Category Archives: Drugs

Ohio Prosecutor Making A Difference For Children

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“Children are our future…”. Vinton County Prosecutor Trecia Kimes-Brown

Seven people charged in Vinton County Child Abuse cases

VINTON COUNTY, OH  –  Seven people are facing various charges for multiple instances of child abuse in Vinton County.

The Vinton County prosecutor says the seven were arrested Thursday after being indicted by a grand jury.

In a release, Vinton County Prosecutor Trecia Kimes-Brown outlined three separate cases where children under a year old were allegedly abused, and one of them died.

Kimes-Brown says in all three cases, the suspects charged have a history of drug abuse.

The indictments include:

– Nicholas Bethel, of Ray, was indicted on three counts of assault, six counts of endangering children, and one count of permitting child abuse.

– Lacey Grant, of Ray, faces charges for endangering children, and permitting child abuse.

– Tyler May, 22, of McArthur, was indicted on several charges including assault, child endangerment, and permitting child abuse.

– Savannah Peoples, 24, of McArthur, was indicted for assault, child endangerment, and permitting child abuse.

– Mark Thompson, 24, of McArthur, is charged with one count of involuntary manslaughter, one count of reckless homicide, one count of endangering children, and one count of permitting child abuse.

– Hannah Beckett, 23, of West Virginia, faces several charges including child endangerment, and permitting child abuse.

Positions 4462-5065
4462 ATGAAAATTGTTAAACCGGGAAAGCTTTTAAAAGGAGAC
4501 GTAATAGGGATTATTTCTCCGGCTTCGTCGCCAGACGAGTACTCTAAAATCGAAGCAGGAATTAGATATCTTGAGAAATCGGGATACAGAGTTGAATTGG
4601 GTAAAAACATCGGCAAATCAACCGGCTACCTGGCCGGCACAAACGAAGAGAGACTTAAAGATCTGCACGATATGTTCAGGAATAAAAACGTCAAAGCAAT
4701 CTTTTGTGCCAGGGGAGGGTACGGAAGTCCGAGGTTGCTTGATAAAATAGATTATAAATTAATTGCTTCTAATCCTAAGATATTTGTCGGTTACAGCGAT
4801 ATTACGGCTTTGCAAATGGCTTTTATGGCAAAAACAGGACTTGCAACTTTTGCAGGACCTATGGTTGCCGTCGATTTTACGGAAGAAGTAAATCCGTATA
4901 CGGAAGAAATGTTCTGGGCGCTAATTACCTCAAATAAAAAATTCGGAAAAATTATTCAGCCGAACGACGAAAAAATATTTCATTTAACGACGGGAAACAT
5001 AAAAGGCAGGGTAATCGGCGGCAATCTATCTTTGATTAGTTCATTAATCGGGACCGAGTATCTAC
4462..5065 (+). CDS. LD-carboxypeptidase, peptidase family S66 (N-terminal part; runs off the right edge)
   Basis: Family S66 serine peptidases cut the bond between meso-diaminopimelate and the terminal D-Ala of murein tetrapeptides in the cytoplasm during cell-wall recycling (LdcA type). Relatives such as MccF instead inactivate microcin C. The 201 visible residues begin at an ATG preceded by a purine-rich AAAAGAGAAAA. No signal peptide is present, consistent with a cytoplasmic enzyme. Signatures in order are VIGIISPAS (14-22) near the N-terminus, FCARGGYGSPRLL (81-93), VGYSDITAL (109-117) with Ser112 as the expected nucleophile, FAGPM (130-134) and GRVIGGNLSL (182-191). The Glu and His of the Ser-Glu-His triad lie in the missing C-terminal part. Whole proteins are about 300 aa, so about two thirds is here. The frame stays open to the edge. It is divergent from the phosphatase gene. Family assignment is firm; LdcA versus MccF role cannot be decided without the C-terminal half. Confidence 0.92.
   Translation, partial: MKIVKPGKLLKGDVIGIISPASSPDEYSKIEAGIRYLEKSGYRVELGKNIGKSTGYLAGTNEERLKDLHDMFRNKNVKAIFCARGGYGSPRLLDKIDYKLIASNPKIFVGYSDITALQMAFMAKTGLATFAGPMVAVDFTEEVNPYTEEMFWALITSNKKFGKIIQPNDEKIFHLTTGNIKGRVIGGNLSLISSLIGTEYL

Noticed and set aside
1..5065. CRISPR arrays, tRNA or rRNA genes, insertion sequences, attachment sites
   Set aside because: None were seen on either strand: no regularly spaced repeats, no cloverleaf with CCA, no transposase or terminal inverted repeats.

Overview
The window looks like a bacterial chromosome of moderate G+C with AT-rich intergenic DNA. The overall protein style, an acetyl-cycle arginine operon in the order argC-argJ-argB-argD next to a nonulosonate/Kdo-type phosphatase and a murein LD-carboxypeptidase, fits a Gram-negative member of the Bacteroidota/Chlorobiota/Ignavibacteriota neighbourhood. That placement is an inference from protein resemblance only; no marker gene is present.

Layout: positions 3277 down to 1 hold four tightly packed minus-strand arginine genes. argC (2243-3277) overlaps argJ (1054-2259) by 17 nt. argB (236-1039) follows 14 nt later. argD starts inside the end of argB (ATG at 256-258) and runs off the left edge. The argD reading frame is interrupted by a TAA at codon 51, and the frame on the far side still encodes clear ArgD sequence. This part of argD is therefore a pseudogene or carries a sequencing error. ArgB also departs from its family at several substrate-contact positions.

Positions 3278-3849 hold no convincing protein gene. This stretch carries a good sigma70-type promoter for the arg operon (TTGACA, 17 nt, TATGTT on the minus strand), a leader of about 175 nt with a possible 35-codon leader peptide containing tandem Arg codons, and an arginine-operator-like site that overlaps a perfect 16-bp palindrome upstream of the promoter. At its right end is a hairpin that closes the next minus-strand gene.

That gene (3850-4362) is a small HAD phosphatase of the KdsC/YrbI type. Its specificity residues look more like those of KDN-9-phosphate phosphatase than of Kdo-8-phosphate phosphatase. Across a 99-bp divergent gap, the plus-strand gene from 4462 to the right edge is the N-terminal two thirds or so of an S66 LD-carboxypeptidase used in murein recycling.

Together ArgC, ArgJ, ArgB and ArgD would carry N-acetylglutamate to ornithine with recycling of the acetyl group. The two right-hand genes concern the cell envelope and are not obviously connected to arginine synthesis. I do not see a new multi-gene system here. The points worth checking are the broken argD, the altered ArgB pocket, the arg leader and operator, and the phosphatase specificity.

– Tyler Rucker, of Jackson County, Ohio, was indicted for using a minor in nudity oriented material.

“I believe these children are our future and deserve the best that all systems can offer,” said Kimes- Brown.  “As a result, many people, through coordinated efforts, worked to attempt to bring security and justice to these victims.  I am aware that there are many others who deserve the same.  I will continue to use my best efforts and our available resources to ensure that we can provide them the safe environments that they need to heal and thrive.”

Her statement goes on to say, “As a result, at this time, I am asking that our local communities and our state come together to have a hearty discussion about our priorities in addressing the issues that face these children and the systems obligated to protect them.  Further, I ask that once that discussion occurs that we take strategical action to implement our priorities and we fund them appropriately.”

SC Woman Wanted In Death Of Infant

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Stephanie Marie Healey is wanted for Homicide by Child Abuse in the death of an infant on December 29, 2018.

WANTED: Homicide by Child Abuse
suspect sought by Georgetown PD

GEORGETOWN, SC  –  Georgetown police are searching for a woman in connection with a homicide by Child Abuse case.

According to the Georgetown Police Department, Stephanie Marie Healey is wanted for Homicide by Child Abuse in connection to the death of an infant on December 29, 2018.

The incident report states that the child was born at 2:45 a.m. and died less than three hours later at 5:03 a.m.

In the report Chase Ridgeway from the Georgetown County Coroner’s office told officers the baby tested positive for opioids and had cocaine in its system.

The report says that Healey was the child’s mother and gave birth via C-section when she was 34 weeks pregnant.

If you see Healey or have any information on her whereabouts, please call Georgetown Police Department at 843-545-4300

Misusing Painkillers: Dose Of Reality

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Attorney General Paxton was joined at a press conference by Department of State Health Services Commissioner Dr. John Hellerstedt and Health and Human Services Executive Commissioner Courtney N. Phillips.

AG Paxton Launches New Dose of Reality
Website to Educate Texans About the
Dangers of Opioid Abuse

AUSTIN, TX  –  In his office’s latest initiative to combat the nation’s opioid crisis, Attorney General Ken Paxton today launched Dose of Reality, a new comprehensive website to inform and educate Texans about the dangers of misusing prescription painkillers.

The new site is available at DoseofReality.Texas.gov